Although most women do not gain a large amount of weight after being diagnosed with breast cancer, those who do are at risk for poorer outcomes.
Data presented at the recent annual meeting of the American Association for Cancer Research, held in Orlando, Florida, showed that breast cancer survivors who gained the most weight (10% or more over prediagnosis weight was considered extreme) were 14% more likely to experience a cancer recurrence compared with women whose weight remained stable (within 5% of prediagnosis weight).
A team led by Bette Caan, DrPH, a senior research scientist at the Kaiser Permanente Division of Research (Oakland, California), pooled data from 18,336 breast cancer survivors from three prospective cohorts in the United States and one in Shanghai, China. The participants were aged 20 to 83 years when diagnosed with invasive primary breast cancer between 1976 and 2006. Their prediagnosis weight was compared to their weight and body mass index (BMI) 18 to 48 months after diagnosis.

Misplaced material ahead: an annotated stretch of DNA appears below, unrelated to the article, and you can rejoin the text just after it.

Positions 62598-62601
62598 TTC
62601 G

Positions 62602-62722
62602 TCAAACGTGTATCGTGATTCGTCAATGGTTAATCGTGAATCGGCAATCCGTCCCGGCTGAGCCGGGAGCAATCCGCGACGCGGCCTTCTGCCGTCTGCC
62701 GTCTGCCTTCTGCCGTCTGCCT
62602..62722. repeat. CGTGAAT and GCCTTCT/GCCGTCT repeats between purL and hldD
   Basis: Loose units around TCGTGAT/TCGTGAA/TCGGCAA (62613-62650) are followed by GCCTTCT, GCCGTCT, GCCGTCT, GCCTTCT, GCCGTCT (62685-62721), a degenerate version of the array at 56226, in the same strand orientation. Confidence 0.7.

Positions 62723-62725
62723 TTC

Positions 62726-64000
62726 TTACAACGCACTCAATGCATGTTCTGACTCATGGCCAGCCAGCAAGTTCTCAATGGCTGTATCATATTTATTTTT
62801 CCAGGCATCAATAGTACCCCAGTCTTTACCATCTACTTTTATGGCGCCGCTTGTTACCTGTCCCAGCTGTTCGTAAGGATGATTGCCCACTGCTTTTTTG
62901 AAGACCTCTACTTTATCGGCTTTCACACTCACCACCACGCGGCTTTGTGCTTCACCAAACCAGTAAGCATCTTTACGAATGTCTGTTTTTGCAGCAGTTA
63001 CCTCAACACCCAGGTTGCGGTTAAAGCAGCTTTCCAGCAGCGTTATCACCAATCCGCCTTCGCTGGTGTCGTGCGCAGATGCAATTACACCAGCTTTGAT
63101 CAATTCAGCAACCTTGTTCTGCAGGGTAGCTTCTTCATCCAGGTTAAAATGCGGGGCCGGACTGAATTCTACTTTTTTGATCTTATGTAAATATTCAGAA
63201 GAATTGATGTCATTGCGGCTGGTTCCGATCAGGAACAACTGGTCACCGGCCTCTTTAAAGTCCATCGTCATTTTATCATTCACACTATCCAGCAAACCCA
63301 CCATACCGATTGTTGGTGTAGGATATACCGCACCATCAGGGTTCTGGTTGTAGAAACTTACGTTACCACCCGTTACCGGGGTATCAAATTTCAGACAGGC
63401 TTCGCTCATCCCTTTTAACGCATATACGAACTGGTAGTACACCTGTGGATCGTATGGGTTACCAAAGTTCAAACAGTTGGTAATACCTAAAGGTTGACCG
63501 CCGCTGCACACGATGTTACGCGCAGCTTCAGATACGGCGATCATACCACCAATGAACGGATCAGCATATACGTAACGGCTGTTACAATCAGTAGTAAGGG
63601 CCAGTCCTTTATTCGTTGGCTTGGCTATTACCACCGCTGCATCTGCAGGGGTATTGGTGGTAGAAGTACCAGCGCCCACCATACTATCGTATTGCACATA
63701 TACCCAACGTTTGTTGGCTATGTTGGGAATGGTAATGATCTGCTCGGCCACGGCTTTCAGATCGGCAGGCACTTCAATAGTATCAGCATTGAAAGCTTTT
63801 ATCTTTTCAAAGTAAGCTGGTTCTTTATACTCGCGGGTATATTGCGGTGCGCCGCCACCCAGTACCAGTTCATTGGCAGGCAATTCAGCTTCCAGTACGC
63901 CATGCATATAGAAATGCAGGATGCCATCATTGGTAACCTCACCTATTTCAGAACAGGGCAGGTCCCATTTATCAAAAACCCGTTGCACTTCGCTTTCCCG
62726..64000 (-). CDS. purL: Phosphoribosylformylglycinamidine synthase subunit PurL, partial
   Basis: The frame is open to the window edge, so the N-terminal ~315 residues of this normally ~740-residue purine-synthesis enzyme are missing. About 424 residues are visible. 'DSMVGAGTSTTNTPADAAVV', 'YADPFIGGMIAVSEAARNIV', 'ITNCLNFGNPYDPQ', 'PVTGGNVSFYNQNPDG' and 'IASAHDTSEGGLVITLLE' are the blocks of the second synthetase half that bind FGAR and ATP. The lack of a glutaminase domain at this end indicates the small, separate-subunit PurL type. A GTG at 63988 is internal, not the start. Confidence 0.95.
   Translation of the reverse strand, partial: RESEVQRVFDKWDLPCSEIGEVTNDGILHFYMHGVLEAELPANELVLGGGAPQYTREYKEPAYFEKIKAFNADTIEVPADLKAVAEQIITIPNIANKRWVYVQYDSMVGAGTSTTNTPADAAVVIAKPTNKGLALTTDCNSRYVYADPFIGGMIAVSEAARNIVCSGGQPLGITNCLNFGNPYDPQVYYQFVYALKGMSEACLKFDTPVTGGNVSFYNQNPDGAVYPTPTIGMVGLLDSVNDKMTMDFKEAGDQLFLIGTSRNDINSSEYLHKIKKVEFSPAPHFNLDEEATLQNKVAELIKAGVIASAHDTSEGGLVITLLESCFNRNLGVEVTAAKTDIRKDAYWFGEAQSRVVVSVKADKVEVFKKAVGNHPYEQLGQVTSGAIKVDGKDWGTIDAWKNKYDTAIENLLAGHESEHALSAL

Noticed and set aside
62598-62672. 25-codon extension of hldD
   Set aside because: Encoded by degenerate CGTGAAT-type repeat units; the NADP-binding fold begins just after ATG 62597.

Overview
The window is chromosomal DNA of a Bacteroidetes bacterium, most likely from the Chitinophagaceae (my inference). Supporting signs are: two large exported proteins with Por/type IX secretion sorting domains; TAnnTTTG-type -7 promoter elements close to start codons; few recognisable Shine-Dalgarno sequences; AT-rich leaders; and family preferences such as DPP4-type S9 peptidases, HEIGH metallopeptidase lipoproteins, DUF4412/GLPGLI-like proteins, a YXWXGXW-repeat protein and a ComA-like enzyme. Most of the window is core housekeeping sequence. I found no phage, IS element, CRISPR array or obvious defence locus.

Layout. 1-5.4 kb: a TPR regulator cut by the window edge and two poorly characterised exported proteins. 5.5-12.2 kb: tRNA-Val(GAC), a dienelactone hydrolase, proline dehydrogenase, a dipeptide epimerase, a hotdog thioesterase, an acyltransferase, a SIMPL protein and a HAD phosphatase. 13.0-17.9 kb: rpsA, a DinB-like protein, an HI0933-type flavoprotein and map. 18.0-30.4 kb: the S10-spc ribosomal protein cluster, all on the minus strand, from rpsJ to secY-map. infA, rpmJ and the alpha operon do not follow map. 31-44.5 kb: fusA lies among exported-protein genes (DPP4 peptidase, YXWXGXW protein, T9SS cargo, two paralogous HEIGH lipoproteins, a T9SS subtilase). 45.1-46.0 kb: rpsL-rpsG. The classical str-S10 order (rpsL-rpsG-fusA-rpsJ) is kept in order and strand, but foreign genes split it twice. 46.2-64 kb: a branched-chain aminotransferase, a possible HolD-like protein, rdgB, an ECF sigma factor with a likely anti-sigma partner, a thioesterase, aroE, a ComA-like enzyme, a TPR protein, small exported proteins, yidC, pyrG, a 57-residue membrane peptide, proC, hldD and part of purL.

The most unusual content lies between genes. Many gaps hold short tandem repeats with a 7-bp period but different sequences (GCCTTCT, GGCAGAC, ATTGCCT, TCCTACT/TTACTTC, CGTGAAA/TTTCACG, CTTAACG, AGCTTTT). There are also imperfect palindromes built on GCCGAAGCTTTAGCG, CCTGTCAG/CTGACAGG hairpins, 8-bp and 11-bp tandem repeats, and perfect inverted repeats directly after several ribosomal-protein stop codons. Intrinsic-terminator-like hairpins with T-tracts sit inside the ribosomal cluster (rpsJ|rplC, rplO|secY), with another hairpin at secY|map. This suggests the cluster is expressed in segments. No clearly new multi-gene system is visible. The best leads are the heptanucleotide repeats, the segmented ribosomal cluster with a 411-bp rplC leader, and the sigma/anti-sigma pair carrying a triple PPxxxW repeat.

Overall, 16% of the women had extreme weight gain. This category included 19.4% of women whose prediagnosis BMI was lower than 25 kg/m2. These lean women had a 25% higher risk of cancer-related death as well as a higher risk of cancer recurrence if they had a weight gain of 10% or more of their prediagnosis weight after diagnosis.
Moderate weight gain postdiagnosis—an increase of 5% to 10%—was also more common among normal or underweight women, but did not affect breast cancer outcomes.
“Women tend to worry about gaining weight after a breast cancer diagnosis, but it’s actually only the larger weight gains that increase the risk of poor outcomes,” commented Dr. Caan in a statement describing her group’s findings.